Weariness is the enemy of all noble things. G.K. Chesterton
Let us not become weary in doing good. Galatians 6:9
Surveying the cultural landscape a Christian is easily discouraged. All around, where there once stood truth, now there are lies. How did we reach a place where sodomy is right, where nine men decide that killing children is not murder, where you can decide whether you want be a boy or a girl despite what your plumbing is, where we have two politicians running for president who not just bad politicians, but wicked people who in previous generations would have been laughed off stage or thrown in prison, and in the church numerous denominations have already jumped off the cliff and others are sliding that way? How did we get here?
There are numerous factors in this decline. The failure of Christians to preach the Lordship of Christ, the lack of church discipline, and the fact that many believers send their children to government schools are some of the factors contributing to the current state of the American church. However, as I read the above quote by Chesterton a new reason for the decay struck me. Many have become weary.
I have nine children. I understand weariness. It is hard to press forward day after day, week after week, month after month, year after year, decade after decade. Too many Christians have become tired. I have friends who havegiven up. Oh, they still call themselves Christians, but the truth is they stopped fighting the good fight long ago. Pastors became tired of preaching Christ and Him crucified, so they began to preach Jesus the great therapist who will cure all your ills. Some became weary of the scorn of the scientific establishment, so they accepted evolution and higher critical theories of the Scriptures. We became weary of raising children for the Kingdom, so we sent them somewhere elsewhere or didn’t have them at all. We became weary of shepherding the flock, so now we buy them and keep them like so many customers. We became weary of looking like bigots and prudes so our sexual morality has eroded. There were not great theological shifts for many, no great changes in doctrine. Instead the world wore us down.
Weariness is one of the great enemies of the faith. It is one thing to walk with Christ for a year or five or ten. It is quite another to endure for fifty years or 18,250 days. It is one thing for a pastor or congregation to be faithful for ten years. It is quite another to be faithful forty years later. The beginning of the battle is all enthusiasm, but those who endure will be saved. Scripture frequently calls us to persevere. Jesus tells us to put our hand to the plow and not look back (Luke 9:62). Paul tells converts to “continue in the grace of God” (Acts 13:43). He tells the church at Philippi to “stand fast in the Lord” (Philippians 4:1). Hebrews is filled with encouragements to persevere (Hebrews 2:1, 3:14, 4:14, 6:11-18, 10:23 and 12:1-13). If God reminds us so often to endure is it not because we are prone to stop short?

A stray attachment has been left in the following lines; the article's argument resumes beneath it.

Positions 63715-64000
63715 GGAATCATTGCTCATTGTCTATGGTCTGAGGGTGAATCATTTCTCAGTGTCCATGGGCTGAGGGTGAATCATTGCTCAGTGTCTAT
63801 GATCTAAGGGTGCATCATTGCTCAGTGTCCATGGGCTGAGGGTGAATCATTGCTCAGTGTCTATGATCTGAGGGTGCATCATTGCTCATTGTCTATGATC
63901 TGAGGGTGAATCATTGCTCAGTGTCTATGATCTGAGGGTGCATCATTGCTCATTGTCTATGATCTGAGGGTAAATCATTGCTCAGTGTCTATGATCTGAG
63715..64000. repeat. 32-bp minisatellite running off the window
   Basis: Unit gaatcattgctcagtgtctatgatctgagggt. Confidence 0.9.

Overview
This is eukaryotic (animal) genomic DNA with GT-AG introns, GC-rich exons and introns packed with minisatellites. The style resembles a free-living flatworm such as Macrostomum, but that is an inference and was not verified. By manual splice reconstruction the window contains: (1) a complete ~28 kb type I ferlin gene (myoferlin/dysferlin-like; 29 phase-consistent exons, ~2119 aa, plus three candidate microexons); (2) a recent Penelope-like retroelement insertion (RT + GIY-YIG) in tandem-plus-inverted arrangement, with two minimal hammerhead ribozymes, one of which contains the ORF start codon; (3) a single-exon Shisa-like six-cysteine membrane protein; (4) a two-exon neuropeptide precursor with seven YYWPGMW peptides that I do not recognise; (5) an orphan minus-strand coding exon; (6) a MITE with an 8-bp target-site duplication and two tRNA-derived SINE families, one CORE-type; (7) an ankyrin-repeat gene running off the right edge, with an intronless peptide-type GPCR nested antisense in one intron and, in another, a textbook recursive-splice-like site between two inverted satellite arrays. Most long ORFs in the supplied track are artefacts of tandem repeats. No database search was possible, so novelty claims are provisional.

All Christian virtues wither and die without perseverance. The time is coming when the Christian faith will no longer be tolerated. We have seen that in a few circumstances already with cake makers being sued and the NBA removing the all-star game from North Carolina. We can expect this to increase. The world is growing more hostile to the Bible. They are not going to live and let live. In the coming days, we must not grow weary, but continue in the faith, no matter what the personal toll is to us, not matter how much our reputation is destroyed, or what financial loss we suffer. And just as important we must train our children to do the same.
What is the key to perseverance? The hope of heaven, rewards, and life eternal. God’s Word says that if we endure he will reward us with things beyond imagination (I Cor. 2:9). If this sounds cliche to you, then you do not understand the gospel as well as you should. The Scriptures are filled with the promise of future rewards. Jesus tells us a cup of cold water given in His name will not be forgotten (Matthew 10:42). He also tells us when we are persecuted to rejoice for great is our reward in heaven (Luke 6:23). Paul tells us the glory that awaits is so much greater than our suffering in this life (Romans 8:18). Paul tells servants to be faithful because the Lord will reward them (Colossians 3:24). He also says that he has been faithful and there is a crown of righteousness laid up for him in heaven (II Timothy 4:8). Paul knew there was reward waiting for him. James tell us that we will get the crown of life if we endure. Christ himself endured the cross for the joy set before him (Hebrews 12:2). Finally, Revelation 2-3 are filled with promises for those who overcome (2:7, 11, 17, 26-28, 3:5, 12,21). Brothers and sisters, do not grow weary. Press forward. Hold on to the good and sure promises of God. Believe God and His Word. Let us follow Moses who chose affliction over sin and Christ over riches (Hebrews 11:25-26). If we do we will hear those wonderful words in the end “Well done good and faithful servant” (Matthew 25:21).